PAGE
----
The Leadership Quality Nobody Wants


I was asked by a friend to write some thoughts about Elder selection and training and I suppose that I could comment on the lists of qualifications in I Timothy and Titus or set out some curriculum that would help in the development of spiritual maturity. All that has been done and I don’t think I can add much to that store of knowledge. So I am going to briefly discuss what I believe is most on my heart concerning leadership. It is the quality that I admire most in a leader and it is the lack of this quality that causes the greatest harm the Church. It is summed up in James 4:6 and 1 Peter 5:5 “God opposes the proud but gives grace to the humble”.

Above all we need leaders who are uninhibited conduits of God’s grace in all its multiple forms. Contrarily, what we don’t need anyone who is being opposed by God in leadership. So humility seems to be a pretty important quality. Let me define humility.

Humility is the attitude that allows one to see themselves truthfully in relationship to God and others. In order to possess humility one must first be willing to strip out all the false beliefs and receive humbly God’s instruction. In other words, it starts with an attitude of the heart and flows out from there. This is where I see our error in leadership selection rise. We mistake confidence, competence and success (and sometimes arrogance) for true spiritual leadership. We must look instead for competent leaders that find their confidence not in themselves but in the Lord.

Not that we are competent in ourselves to claim anything for ourselves but our competence comes from God
— 2 Corinthians 3:5

This is the person whom God pours out his grace upon and this is the leader that inspires the Church to live in true spiritual power.

Pride in all its forms limits this work of the Holy Spirit in a leader (and others) and it is what we need to be ruthless in removing from our lives if we are to receive God’s grace. Let me share some of the consequences of pride that are easily overlooked.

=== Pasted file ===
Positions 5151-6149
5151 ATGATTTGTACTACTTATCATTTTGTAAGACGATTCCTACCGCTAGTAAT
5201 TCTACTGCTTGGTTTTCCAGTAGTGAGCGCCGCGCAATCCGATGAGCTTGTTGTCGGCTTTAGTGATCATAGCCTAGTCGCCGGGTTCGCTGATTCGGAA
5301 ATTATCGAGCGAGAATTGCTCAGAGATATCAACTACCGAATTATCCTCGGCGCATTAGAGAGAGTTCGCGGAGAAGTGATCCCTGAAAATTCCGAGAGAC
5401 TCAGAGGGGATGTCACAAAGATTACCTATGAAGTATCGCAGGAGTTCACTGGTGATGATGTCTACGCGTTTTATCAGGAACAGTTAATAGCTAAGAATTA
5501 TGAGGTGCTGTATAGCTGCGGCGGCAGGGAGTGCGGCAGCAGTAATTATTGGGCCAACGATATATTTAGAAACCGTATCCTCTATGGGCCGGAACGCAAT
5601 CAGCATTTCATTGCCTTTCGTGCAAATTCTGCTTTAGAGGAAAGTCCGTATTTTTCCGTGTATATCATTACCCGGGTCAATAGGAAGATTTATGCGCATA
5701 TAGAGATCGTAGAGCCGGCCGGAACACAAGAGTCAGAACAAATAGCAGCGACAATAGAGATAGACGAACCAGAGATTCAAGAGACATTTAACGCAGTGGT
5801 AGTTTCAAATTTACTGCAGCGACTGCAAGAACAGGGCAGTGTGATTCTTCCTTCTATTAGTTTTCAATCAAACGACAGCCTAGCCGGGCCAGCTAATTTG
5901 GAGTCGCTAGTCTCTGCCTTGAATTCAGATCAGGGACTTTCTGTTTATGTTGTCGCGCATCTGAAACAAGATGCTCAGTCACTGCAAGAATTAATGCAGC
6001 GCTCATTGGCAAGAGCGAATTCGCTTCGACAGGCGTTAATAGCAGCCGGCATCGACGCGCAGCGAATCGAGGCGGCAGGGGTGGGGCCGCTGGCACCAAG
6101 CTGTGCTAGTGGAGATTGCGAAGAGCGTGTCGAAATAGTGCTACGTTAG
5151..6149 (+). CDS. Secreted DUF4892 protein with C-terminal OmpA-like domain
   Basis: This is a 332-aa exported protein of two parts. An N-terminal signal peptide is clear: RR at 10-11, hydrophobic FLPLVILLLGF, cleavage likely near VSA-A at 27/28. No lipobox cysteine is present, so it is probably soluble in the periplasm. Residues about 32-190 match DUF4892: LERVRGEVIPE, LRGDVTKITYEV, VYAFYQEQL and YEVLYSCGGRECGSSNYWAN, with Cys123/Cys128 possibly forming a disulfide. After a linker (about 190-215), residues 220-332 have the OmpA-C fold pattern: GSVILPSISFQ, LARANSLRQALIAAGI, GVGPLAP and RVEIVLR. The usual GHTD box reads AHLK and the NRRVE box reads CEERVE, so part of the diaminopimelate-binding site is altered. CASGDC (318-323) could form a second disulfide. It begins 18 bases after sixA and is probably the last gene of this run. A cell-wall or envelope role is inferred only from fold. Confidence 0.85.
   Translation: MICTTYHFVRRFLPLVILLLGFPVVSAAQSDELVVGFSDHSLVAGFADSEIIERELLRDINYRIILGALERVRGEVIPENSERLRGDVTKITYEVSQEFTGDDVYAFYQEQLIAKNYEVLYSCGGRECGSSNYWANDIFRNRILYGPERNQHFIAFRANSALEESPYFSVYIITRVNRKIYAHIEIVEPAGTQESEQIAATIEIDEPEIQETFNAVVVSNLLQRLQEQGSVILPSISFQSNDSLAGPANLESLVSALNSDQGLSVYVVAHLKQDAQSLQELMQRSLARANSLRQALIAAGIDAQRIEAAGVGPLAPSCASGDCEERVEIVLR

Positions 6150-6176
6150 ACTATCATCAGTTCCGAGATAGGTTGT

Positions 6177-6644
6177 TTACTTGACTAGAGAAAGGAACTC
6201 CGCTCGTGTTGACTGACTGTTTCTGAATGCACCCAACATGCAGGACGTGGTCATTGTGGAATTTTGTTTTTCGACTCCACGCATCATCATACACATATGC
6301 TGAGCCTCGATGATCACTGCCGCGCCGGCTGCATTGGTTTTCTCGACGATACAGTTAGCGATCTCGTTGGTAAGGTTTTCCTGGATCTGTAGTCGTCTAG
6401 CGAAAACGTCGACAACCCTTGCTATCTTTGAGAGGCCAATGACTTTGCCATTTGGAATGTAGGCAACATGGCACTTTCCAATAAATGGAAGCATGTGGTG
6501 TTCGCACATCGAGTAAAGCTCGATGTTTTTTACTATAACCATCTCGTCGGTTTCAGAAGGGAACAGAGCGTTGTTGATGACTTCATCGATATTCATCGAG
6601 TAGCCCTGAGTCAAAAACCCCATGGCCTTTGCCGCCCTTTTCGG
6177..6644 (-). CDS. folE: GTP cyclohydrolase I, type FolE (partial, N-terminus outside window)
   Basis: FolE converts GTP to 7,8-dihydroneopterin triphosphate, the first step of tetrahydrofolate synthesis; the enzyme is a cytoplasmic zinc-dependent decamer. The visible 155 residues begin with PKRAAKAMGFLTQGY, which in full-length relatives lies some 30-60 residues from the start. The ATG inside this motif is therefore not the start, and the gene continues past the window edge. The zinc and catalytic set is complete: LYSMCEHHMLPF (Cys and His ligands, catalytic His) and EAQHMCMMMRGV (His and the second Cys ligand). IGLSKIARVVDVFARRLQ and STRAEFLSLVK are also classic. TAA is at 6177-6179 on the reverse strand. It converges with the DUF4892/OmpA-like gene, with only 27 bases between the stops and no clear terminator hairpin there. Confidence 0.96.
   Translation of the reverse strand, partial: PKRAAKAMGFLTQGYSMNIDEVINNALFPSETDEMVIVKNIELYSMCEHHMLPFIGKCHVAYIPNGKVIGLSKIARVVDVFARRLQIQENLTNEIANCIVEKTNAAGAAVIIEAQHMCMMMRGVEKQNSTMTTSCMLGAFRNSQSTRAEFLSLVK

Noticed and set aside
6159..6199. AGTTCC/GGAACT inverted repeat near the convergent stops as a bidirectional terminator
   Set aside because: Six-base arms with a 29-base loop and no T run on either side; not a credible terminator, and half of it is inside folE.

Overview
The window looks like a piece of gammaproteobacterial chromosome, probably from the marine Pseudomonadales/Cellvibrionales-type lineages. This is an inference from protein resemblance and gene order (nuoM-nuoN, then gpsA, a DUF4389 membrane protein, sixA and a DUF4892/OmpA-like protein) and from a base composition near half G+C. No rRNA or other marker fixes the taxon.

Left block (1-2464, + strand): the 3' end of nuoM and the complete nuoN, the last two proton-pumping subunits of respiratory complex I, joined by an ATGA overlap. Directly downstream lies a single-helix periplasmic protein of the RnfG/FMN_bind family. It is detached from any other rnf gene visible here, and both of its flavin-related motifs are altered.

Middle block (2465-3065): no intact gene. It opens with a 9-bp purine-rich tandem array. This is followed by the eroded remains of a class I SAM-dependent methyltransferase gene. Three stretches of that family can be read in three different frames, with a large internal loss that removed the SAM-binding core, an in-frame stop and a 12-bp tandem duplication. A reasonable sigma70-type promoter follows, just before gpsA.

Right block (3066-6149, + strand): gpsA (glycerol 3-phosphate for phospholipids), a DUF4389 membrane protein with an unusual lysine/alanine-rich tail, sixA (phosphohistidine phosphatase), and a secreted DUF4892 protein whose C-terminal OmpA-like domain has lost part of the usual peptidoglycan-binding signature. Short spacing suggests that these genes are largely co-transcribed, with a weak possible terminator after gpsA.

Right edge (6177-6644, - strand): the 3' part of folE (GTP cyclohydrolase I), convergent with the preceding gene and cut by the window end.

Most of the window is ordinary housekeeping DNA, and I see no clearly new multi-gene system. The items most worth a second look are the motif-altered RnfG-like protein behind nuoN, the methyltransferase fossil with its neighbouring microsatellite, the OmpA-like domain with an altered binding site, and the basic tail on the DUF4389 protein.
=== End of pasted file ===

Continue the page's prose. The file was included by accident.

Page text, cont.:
• Pride limits a leader’s ability to see the gifts of others and serve them in growing using those gifts.
  • Pride puts ones accomplishments at the center of their self-worth
  • Pride presents it’s self as caution because of the fear of failure which would damage the leader’s reputation
  • Pride deadens a leader’s ears to waiting for the Lord to speak
  • Pride greatly limits a leader’s ability to feel compassion and empathy for those who struggle in ways they have not
  • Pride holds onto titles, positions, degrees and awards as proof of their qualification to lead.

So what is the litmus test for pride? I don’t know if there is any assessment available but here are a few questions I would ask a potential leader to see if they have wrestled with their pride. Because that is the best we can do. Pride is not eradicated in any of our lives until we are finally fully transformed. But the awareness of it is a great prescription for keeping it in check.

Questions to ask to reveal the awareness of pride.

  • Tell me about a time when you failed. What lessons did you learn?
  • What do you think are your greatest weaknesses? (If they say they work too hard … run!)
  • What do you think A. W Tozer meant when he said...
I doubt that God will ever use a man greatly until he has hurt him deeply
— A.W. Tozer
  • What are you most grateful for? (Gratitude is antithetical to pride. When you see it you know that is the work of the Holy Spirit)
  • What scares you? (fear of anything but God is an indication of putting one’s trust in something other than God)
  • What does it mean to you when Jesus said:
If anyone would come after me, he must deny himself and take up his cross daily and follow me. For whoever wants to save his life will lose it, but whoever loses his life for me will save it
— Luke 9:23,24 NIV

As always we at Total Wellness Resource Center are here to walk beside you in your ministry so let us know if there is any way we can serve you.